- On Writing, by Stephen King
I loved this book even before I was writing anything worth talking about. Half-memoir, half-toolbox, it’s a powerful voice in favor of “blue-collar” writing.
- Story, by Robert McKee
How do you know if what you’ve written is any good? I’m using this book to become my own editor (because let’s face it–no one else is going to do it for you). What works? And why? It’s all here–don’t be scared off by the purported focus on screenwriting, nearly everything in Robert McKee’s book is applicable to storytelling of any kind.
- “Find What You Love And Let It Kill You” by James Rhodes
This is pinned up on the wall next to my computer. Go back to it whenever you need to tap into a bit of ferocious, intense creative insanity.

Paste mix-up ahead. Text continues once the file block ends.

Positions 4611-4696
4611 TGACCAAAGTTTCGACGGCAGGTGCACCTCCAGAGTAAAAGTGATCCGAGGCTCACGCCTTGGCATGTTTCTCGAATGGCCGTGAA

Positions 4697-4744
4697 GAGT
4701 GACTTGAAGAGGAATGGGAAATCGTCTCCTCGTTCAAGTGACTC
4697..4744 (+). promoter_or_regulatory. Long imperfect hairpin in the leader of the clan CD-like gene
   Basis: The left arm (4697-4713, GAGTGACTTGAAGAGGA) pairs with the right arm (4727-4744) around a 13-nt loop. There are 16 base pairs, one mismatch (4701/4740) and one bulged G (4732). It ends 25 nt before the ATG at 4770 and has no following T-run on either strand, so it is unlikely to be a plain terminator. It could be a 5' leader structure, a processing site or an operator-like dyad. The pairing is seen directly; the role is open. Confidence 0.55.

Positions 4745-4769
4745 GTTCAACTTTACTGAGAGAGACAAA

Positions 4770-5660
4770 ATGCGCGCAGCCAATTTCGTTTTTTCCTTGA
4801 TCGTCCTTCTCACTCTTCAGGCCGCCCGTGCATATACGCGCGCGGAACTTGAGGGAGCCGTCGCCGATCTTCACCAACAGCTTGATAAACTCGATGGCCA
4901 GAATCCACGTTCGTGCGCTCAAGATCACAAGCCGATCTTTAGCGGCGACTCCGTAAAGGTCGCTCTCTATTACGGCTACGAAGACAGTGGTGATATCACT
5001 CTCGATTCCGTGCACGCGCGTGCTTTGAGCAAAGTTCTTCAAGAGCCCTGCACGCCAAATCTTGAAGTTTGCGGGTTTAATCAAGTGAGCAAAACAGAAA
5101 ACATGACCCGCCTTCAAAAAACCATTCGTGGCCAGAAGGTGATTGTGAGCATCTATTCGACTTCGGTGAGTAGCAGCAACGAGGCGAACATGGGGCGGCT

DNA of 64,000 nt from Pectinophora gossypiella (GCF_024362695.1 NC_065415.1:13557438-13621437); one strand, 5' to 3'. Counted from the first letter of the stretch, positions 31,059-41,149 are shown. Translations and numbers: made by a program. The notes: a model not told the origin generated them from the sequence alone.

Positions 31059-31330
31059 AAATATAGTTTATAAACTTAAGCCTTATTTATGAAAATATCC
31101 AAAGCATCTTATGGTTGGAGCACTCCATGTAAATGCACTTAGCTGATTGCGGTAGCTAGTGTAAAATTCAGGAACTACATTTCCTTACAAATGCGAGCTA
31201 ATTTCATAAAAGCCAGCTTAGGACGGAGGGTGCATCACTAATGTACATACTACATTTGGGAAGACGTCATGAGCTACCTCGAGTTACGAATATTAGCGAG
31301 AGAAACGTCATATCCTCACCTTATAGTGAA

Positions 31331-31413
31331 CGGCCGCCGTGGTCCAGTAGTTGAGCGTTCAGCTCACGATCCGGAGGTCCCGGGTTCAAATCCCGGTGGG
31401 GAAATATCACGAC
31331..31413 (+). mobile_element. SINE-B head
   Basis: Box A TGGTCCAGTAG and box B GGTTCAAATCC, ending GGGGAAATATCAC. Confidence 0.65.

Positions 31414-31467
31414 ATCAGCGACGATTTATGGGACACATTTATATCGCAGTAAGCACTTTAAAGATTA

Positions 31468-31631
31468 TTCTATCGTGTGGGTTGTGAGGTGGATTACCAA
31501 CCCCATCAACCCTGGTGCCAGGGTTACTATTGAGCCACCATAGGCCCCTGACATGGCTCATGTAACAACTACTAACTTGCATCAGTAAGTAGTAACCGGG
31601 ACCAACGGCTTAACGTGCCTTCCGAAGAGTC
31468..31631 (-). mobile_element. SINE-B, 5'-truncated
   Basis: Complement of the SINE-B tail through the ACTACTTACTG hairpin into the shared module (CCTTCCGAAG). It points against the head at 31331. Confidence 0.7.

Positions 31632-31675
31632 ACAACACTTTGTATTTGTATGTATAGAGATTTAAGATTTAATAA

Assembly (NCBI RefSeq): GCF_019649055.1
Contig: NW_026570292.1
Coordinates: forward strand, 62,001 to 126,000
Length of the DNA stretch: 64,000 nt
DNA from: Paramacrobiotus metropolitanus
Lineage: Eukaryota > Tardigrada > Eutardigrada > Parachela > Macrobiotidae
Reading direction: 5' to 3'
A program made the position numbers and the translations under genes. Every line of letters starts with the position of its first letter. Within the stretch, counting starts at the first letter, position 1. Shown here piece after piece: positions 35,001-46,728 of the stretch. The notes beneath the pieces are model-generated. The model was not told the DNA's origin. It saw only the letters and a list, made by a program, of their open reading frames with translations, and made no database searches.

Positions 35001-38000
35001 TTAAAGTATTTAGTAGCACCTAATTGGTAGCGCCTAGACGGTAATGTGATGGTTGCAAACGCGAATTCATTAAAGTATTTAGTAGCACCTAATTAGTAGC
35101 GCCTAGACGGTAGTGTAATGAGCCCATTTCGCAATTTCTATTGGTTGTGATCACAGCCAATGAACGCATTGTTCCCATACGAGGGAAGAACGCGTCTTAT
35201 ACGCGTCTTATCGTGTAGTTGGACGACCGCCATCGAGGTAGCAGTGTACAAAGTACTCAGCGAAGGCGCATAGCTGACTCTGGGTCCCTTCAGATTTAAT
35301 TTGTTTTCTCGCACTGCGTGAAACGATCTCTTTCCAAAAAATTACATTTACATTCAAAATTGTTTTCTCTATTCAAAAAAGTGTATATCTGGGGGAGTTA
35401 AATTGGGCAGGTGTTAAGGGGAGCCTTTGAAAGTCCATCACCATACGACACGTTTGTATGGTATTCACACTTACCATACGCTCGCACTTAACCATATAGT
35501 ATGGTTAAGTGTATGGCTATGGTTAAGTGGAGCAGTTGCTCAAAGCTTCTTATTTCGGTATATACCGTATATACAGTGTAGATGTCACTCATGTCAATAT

This is my favorite public studio space to watch one of the masters at work.
Do you keep wasting hours on Reddit/Imgur/Medium/Quora? Get this free Chrome add-on to limit your time on those sites with a simple timer and silly pop-up windows.
Learning to write Sci-Fi or Fantasy? Patrick Rothfuss’s list of favorites is a good genre-wide primer (warning: by “40” books he actually means close to 130).
I’ve been using Chris Guillebeau’s concept of an annual, personal review for a few years now. For anyone pursuing individual creative (and professional) goals, this is a powerful tool to make sure you’re actually going in the direction you want to go. As Chris says, “I’d rather be doing the right things poorly than the wrong things well.”